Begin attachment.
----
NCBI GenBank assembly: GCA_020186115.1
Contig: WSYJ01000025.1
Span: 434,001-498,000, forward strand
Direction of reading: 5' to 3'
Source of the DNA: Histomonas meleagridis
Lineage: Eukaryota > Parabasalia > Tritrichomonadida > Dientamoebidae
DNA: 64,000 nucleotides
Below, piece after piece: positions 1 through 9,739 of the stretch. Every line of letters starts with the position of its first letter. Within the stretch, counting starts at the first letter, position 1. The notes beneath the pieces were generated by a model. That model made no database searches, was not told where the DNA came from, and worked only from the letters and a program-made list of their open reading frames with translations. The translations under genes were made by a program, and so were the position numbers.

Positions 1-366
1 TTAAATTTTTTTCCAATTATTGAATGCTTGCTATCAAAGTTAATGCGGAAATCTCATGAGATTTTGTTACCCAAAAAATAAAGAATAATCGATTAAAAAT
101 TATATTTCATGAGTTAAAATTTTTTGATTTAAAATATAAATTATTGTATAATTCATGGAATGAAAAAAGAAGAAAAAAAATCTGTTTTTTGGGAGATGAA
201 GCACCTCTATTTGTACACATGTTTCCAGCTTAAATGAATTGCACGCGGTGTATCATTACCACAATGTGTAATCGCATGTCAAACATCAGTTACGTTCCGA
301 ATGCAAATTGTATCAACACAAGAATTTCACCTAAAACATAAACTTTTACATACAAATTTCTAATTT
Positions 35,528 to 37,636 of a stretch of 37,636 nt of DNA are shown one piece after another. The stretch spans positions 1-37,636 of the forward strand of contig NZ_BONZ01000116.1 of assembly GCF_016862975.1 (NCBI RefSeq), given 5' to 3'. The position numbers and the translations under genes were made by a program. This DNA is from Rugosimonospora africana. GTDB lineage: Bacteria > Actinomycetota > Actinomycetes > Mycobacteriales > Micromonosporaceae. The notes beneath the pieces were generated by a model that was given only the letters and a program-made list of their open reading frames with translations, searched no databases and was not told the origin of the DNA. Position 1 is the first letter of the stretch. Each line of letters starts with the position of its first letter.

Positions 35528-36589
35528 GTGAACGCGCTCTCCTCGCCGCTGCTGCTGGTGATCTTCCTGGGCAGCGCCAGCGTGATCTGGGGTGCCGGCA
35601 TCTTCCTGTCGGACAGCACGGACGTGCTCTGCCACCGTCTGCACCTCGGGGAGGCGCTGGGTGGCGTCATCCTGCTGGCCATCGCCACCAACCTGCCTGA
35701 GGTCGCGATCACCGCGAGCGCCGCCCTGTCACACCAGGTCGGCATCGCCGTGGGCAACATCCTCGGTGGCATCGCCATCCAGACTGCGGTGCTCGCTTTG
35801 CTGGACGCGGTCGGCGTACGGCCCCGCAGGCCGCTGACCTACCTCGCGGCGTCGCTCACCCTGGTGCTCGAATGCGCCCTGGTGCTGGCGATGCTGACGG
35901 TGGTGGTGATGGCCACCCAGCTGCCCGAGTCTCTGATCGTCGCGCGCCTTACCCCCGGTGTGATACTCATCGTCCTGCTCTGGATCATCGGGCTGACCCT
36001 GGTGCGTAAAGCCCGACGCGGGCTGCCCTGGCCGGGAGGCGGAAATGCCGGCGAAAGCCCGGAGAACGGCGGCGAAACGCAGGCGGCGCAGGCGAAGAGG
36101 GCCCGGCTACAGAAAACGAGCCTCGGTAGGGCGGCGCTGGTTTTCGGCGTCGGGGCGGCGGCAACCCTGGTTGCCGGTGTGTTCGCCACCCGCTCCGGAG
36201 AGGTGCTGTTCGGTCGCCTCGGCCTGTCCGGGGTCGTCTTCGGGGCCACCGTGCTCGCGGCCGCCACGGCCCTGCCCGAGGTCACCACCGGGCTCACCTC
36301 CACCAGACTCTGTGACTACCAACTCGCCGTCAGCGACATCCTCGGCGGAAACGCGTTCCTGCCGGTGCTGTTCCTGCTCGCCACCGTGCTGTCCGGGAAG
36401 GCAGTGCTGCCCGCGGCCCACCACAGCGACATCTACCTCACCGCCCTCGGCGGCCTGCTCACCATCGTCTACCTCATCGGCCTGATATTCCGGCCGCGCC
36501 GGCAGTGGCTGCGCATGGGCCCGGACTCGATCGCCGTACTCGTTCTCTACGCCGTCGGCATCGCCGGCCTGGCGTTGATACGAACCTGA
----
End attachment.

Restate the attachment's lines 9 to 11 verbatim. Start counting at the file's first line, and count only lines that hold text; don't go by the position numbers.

Positions 1-366
1 TTAAATTTTTTTCCAATTATTGAATGCTTGCTATCAAAGTTAATGCGGAAATCTCATGAGATTTTGTTACCCAAAAAATAAAGAATAATCGATTAAAAAT
101 TATATTTCATGAGTTAAAATTTTTTGATTTAAAATATAAATTATTGTATAATTCATGGAATGAAAAAAGAAGAAAAAAAATCTGTTTTTTGGGAGATGAA